Tag Archives: labour history

Bob Kinnear, the Amalgamated Transit Union, and the History of Canadian-American Labour Relations

by Christo Aivalis In recent weeks, a major controversy has enflamed the Canadian labour movement, and how it relates to the international unions centred within the United States. Last month, Amalgamated Transit Union (ATU) Local 113, which represents around 10,000 members working within the Toronto Transit Commission’s system, was placed under trusteeship by the union’s international headquarters. This decision was… Read more »

From Reel to Real: Using Film to teach Labour History

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John-Henry Harter During my undergraduate degree I had an epiphany in the only labour history class offered at my university. Here being taught in this class was my history, my own lived experience. More broadly, it was an acknowledgement and validation that the working class mattered. As a mature student, I had worked for years before entering post-secondary and had… Read more »

Intergenerational Solidary? The Postal Labour Dispute and the Historical Context of Young Workers

by Christo Aivalis Over the past few weeks, people, organizations, and small businesses have been left unsettled over a looming Canada Post lockout of its unionized workers, which would leave the country without mail access. However much we live in a digital world, the public postal service continues to have a logistical and cultural prominence. The dispute is based on… Read more »

Alternative Histories of Work and Labour: The Workers History Museum

Active History is proud to present a video each week from New Directions in Active History. The conference took place at Huron University College on October 2-4, 2015 and brought together scholars, students, professionals and community members to discuss a wide range of topics pertaining to active history. In this week’s video we hear from David Dean, a Professor of… Read more »

What about the People? Place, Memory, and Industrial Pollution in Sudbury

By Stacey Zembrzycki Much of the industrial ruins resulting from nearly 130 years of nickel mining in Sudbury, Ontario, are now hidden from plain sight, camouflaged under a successful re-greening program that has led to the planting of over nine million trees, and the clean-up of many area lakes and thousands of hectares of soil. And yet, despite this invisibility,… Read more »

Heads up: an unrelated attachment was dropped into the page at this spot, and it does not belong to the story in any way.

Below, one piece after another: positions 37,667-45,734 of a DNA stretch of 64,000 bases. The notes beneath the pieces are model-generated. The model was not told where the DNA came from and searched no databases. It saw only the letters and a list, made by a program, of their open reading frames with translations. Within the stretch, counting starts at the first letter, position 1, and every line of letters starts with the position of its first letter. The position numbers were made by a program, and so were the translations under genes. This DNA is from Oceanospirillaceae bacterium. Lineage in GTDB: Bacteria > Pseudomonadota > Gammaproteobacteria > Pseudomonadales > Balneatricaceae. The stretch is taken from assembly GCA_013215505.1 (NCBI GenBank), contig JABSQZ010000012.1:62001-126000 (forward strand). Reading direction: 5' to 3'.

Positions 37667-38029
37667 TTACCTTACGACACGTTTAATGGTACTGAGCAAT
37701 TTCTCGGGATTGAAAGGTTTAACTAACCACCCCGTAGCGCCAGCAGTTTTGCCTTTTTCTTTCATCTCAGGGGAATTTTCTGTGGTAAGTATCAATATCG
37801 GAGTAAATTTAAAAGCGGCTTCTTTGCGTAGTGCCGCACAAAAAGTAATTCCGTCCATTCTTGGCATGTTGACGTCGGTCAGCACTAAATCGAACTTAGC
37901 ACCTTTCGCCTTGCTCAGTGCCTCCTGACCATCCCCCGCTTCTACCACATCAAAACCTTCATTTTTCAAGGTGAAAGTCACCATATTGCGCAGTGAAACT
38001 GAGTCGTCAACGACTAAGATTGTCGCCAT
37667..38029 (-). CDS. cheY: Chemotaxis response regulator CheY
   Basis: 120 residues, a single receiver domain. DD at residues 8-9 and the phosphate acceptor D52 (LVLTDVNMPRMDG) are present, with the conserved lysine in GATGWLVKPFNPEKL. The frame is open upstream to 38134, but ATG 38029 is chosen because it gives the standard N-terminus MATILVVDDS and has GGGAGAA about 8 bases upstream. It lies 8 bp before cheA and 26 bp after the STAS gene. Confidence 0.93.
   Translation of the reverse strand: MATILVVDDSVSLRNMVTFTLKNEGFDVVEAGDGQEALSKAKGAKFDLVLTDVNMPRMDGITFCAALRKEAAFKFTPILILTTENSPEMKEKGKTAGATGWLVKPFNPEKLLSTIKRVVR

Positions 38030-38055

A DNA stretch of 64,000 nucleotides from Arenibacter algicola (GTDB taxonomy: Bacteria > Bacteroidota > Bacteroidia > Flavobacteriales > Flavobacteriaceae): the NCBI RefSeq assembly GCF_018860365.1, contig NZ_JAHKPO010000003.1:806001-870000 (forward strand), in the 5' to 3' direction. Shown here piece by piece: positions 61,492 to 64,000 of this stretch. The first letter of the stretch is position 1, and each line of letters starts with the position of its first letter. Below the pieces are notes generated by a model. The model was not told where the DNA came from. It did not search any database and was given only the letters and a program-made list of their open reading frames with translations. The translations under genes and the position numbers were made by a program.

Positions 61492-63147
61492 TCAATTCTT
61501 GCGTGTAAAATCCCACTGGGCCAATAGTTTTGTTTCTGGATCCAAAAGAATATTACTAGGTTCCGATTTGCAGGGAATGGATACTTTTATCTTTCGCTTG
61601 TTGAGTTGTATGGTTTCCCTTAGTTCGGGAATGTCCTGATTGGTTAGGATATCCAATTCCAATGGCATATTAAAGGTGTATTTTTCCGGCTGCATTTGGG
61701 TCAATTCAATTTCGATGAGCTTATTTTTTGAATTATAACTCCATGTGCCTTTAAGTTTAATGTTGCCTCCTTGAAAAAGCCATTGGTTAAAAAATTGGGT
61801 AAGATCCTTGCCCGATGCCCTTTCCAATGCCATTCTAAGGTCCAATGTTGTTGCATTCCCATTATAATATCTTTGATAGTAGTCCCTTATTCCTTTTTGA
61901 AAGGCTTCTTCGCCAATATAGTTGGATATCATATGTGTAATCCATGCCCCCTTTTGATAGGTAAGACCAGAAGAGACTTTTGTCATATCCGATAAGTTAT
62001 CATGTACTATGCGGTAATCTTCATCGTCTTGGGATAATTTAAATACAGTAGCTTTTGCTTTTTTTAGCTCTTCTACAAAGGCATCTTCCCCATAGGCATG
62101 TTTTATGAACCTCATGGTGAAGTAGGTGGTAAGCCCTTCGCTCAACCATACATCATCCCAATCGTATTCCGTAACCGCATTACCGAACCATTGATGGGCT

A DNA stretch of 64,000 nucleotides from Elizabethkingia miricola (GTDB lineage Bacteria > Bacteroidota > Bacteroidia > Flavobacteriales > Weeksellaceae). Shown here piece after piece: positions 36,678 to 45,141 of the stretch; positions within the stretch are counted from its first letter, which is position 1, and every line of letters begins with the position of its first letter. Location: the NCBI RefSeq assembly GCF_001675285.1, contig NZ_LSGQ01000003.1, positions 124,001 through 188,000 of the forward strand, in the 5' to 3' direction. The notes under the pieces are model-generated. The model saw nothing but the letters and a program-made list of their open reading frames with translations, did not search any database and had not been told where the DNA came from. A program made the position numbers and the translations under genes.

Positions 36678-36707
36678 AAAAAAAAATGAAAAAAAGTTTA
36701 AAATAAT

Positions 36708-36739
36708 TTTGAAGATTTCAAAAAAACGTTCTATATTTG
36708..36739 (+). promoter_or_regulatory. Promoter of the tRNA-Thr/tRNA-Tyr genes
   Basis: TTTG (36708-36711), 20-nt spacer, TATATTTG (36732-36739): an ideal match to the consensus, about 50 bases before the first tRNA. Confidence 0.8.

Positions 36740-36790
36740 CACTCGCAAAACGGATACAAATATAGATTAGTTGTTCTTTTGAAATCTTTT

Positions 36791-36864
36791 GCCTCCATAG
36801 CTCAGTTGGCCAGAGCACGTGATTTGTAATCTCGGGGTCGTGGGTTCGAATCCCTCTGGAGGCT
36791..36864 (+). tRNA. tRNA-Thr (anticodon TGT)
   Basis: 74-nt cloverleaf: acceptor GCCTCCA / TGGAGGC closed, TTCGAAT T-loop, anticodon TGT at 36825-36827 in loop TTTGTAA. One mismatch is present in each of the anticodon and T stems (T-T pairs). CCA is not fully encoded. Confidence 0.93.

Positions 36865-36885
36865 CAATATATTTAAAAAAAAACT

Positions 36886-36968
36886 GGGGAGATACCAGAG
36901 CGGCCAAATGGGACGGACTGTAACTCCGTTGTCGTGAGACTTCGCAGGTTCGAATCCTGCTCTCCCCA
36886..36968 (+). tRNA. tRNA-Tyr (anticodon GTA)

Everything Moves Real Slow: Where is the Left?

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By David Frank For some years I taught an undergraduate seminar on the history of the Canadian left, and one of the things students did at the first meeting was to try to name people who represented the contemporary “left” in Canada. Last year, the answers included Jack Layton, Olivia Chow and Thomas Mulcair, an indication that at least in… Read more »

Back to Work: Revitalizing Labour and Working-Class History in Canada

A revitalized study of the history of workers, class relations, and capitalism can provide valuable insights for contemporary efforts to address Canada’s increasing economic inequality.

Our Bodies and Inescapable Ecologies: A Look at the Mining Community of Sudbury, Ontario

By Kaleigh Bradley “Where does the body end and ‘non-human nature’ begin? When we recognize that human bodies are directly affected by their environments, we are forced to acknowledge that humans are not simply agents of environmental change, but objects of that change” – Linda Nash, Inescpable Ecologies Last week I was surprised to hear about the toxic leak of… Read more »

“Working on the Water, Fighting for the Land”: A New Comic Book about Colonialism, Capitalism, and Indigenous Labour History

By Sean Carleton In the fall of 2013, Active History.ca featured a blog post by the Graphic History Collective announcing the start of the Graphic History Project, an online series of short, accessible, and free historical comic books. In addition to outlining the aims and aspirations of the Graphic History Project, the post publicized the release of the first comic… Read more »

Film Friday: Tilco Striker

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Active History is pleased to present our first Film Friday. If you have created a film about history and are interested in screening it on our site, drop us a line. By Matthew Hayes In the middle of winter in 1965, women workers at a plastics factory in Peterborough, Ontario went on strike. The Tilco strikers were fighting against unacceptable… Read more »